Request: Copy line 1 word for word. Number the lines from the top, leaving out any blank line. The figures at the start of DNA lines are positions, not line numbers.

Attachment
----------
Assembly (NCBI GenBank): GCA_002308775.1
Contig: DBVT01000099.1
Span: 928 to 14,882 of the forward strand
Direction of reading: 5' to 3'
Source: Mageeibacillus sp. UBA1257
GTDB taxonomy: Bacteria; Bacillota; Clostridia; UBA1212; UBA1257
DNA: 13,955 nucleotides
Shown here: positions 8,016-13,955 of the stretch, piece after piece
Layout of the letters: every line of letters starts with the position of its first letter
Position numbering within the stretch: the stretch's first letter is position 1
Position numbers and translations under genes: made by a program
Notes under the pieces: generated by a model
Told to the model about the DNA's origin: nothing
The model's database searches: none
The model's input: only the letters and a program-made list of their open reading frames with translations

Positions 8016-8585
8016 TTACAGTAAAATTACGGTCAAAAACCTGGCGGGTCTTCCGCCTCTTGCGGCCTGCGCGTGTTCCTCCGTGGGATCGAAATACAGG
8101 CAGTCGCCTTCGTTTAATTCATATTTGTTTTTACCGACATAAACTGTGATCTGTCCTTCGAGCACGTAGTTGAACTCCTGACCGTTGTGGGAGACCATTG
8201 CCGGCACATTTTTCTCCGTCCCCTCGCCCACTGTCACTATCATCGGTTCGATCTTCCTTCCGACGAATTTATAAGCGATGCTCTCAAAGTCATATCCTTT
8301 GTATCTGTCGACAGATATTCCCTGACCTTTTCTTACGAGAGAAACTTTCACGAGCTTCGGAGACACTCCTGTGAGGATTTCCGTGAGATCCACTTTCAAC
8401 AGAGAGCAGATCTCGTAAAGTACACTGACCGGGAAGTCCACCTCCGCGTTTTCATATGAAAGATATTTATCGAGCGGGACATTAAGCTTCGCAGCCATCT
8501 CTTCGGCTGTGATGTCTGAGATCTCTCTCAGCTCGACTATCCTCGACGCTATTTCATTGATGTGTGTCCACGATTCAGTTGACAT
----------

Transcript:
Assembly (NCBI GenBank): GCA_002308775.1